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Lazelle Jones

 

The Right Place, The Right Time:

September and October in the Galapagos

 

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There are places that demand to be visited at specific times of the year. For example, people flock to Vermont for the display of autumn leaves.  In August many will choose a favorite beach as a respite. Snow-capped mountains become destinations during December through March and white water rafting is perfect for the sun lit days of June through August.  So how about the months of September and October?  Read On!

One travel idea that ranks at the very top of the list of calendar driven “must dos” is the late, late summer/early autumn when animals, birds and sea life are at their friskiest in The Galapagos. Cooler, dryer air and lower water temperatures prevail during this time on these fragile islands and in regions of mainland Ecuador. These conditions make for excellent sightings that can include sea lions with pups and snorkeling and diving to experience the Manta ray as they congregate for the plankton that arrives with the colder currents. Giant tortoises are still nesting and laying eggs here and in the Galapagos penguins are even more lively as the hammerhead sharks school here in greater numbers. Many species of sea birds are active at their nesting sites this time of year, which provides prime view opportunities. And off the mainland coast in a region called Ruta del Sol it’s high season for those who love to surf and those who thrill to humpback whale encounters.

With delicious temperatures that range in the high 60s to mid-70s, visitors feel compelled to climb and trek, activities that might otherwise be daunting when it’s hot and wet.  This is an ideal time to surf the mainland beaches. Because September and October are off-peak, fewer people are found at the popular sites and the hotels offer excellent rates.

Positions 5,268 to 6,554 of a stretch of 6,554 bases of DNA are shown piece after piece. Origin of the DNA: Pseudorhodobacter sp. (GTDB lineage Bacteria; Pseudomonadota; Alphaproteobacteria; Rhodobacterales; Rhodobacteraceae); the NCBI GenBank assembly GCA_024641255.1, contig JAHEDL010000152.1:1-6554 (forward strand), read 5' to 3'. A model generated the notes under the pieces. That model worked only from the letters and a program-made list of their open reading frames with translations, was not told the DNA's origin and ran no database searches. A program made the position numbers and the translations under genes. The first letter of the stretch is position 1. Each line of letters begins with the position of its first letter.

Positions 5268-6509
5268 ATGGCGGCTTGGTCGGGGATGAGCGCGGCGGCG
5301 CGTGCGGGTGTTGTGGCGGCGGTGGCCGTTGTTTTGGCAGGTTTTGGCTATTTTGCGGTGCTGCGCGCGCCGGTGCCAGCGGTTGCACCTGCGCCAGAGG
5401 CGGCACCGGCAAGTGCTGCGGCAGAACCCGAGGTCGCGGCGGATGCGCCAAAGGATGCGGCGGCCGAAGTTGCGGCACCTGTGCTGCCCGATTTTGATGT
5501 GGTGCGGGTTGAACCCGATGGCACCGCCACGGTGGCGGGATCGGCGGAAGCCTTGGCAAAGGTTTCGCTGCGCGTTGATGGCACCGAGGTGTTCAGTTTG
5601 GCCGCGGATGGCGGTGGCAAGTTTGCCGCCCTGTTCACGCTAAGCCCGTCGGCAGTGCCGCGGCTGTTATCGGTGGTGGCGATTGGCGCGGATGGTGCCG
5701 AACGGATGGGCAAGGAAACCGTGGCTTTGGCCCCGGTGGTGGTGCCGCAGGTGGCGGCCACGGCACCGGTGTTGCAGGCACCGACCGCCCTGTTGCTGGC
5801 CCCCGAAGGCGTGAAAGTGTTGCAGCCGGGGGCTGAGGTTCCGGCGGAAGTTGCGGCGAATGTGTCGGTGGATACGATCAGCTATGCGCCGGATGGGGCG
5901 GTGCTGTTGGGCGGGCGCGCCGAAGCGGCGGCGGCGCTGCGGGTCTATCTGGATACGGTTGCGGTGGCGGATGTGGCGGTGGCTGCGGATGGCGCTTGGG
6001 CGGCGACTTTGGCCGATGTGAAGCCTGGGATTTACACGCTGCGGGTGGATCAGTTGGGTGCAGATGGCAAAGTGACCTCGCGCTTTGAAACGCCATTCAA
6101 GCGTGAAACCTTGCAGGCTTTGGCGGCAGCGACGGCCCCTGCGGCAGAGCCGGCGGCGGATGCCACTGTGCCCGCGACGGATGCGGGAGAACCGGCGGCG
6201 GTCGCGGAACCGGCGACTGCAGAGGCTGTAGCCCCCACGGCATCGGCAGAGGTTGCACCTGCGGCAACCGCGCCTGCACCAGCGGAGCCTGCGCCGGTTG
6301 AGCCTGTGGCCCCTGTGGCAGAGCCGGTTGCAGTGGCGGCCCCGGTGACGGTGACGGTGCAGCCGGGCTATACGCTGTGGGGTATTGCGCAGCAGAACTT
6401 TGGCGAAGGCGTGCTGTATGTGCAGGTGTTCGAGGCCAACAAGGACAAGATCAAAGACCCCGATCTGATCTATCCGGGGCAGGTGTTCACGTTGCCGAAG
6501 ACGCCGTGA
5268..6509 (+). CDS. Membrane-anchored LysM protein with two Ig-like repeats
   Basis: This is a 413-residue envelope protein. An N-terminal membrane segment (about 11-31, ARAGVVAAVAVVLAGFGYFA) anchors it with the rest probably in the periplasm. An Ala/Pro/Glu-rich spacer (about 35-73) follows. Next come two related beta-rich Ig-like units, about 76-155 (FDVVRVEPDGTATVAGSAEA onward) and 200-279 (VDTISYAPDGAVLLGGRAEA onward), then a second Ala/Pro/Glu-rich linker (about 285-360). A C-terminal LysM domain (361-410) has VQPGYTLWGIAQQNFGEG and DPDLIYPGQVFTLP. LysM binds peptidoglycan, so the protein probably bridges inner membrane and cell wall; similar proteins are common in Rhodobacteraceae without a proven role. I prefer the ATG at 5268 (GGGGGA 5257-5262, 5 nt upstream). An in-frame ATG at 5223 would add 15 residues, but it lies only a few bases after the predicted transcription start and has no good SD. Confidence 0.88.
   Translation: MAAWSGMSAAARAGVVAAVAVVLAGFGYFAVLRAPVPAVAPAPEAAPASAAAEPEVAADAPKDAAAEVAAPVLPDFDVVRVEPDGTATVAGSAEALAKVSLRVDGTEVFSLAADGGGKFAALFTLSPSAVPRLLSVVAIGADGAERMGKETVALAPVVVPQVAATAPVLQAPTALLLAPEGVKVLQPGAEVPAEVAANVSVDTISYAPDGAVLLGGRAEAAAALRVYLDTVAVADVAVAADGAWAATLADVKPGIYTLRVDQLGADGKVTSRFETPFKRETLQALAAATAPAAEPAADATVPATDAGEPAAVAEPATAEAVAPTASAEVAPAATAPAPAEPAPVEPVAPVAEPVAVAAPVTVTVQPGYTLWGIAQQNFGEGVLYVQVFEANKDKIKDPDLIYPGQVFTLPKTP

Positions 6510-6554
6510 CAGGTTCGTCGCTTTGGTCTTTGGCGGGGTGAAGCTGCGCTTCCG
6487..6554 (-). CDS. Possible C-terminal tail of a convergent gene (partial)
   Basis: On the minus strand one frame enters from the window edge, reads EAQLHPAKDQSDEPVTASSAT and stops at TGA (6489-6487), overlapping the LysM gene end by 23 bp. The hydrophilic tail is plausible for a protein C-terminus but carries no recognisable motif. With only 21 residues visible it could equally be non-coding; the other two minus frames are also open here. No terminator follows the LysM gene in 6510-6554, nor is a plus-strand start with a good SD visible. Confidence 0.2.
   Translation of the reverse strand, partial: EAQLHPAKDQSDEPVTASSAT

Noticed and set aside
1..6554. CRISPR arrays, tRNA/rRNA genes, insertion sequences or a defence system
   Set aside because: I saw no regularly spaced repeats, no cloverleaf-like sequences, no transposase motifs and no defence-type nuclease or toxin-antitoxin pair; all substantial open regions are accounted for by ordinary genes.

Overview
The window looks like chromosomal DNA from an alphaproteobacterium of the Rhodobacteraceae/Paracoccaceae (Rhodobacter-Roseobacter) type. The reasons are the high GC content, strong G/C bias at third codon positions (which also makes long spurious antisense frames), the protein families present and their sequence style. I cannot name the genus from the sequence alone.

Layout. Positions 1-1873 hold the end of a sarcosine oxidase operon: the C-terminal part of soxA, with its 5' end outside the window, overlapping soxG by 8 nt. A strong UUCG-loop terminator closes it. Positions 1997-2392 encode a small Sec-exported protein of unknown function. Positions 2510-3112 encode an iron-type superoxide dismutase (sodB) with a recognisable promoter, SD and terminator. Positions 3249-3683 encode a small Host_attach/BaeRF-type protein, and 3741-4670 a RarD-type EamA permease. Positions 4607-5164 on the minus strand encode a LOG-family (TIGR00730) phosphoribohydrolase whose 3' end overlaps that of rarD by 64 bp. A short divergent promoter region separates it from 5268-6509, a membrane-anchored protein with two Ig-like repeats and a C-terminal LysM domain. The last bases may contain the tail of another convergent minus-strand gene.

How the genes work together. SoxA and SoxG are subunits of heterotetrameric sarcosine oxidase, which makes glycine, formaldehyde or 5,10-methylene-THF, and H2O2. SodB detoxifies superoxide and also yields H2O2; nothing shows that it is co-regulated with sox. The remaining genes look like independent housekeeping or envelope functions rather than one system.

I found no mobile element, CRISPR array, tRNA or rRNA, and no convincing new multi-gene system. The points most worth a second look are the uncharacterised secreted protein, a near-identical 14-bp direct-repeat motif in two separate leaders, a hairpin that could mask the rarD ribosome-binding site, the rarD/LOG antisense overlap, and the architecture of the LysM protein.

A dilemma that often faces travelers is that enough time to see and do everything that a destination new to them offers is often not schedule in. This can be true in the Galapagos and on mainland Ecuador.  Here you will want to consider dividing your time between the two. It’s helpful to think about Ecuador as being divided into four quadrants or distinct worlds on two hemispheres. First is the Andean Highlands with the World Heritage capital city Quito, the Equatorial Monument, historic Cuenca, and the best-preserved Inca complex in the country, Ingapirca.

 

 

The second quadrant takes in the bio-diversity in and around the Galapagos Islands. Snorkeling, observing sea lions, visiting a private preserve where giant Galapagos tortoises freely roam, exploring pirate lore, hiking in the caldera and visiting the lava caves on Isabela are all on the menu of possibilities.  The third quadrant includes the Amazon Basin where guests stay at a remote jungle lodge accessed by dugout canoe with day hikes to native villages and a canopy tower adventure. Quadrant number four encompasses the Coastal Lowlands that includes tours of historic Guayaquil, Ecuador’s largest commercial center, a yacht tour along the Guayas River and shopping at artisan markets.

 

One such place is the Samai Lodge in Santa Elena, a relaxing jungle mainland inn and wellness spa where unique dry forests and cloud forests and coral reefs can be easily reached and enjoyed. Longer visits to Ecuador can combine this lodge with quality time at accommodations on three Galapagos Islands which can include snorkeling and diving at the Red Mangrove Dive Center that will open in April 2011.  Red Mangrove Galapagos and Ecuador Lodges own and manage the center along with five other lodges on the islands and have researched and personally sampled the offerings of the inns and activities on mainland Ecuador. Taking charge of you itinerary, this company can seamlessly give you over to their colleagues at other lodges, while taking care of the details along the way.

The new dive center will be the most technologically advanced dive center of its kind in all of South America. It will include the only on-site isobaric chamber in Ecuador. Here the focus will be on dive education, certifications and specialty courses directed by PADI-certified, professional instructors. People new to diving will find that land-based diving is a more flexible and affordable option than live-aboard ship-based programs.  Happy Traveling!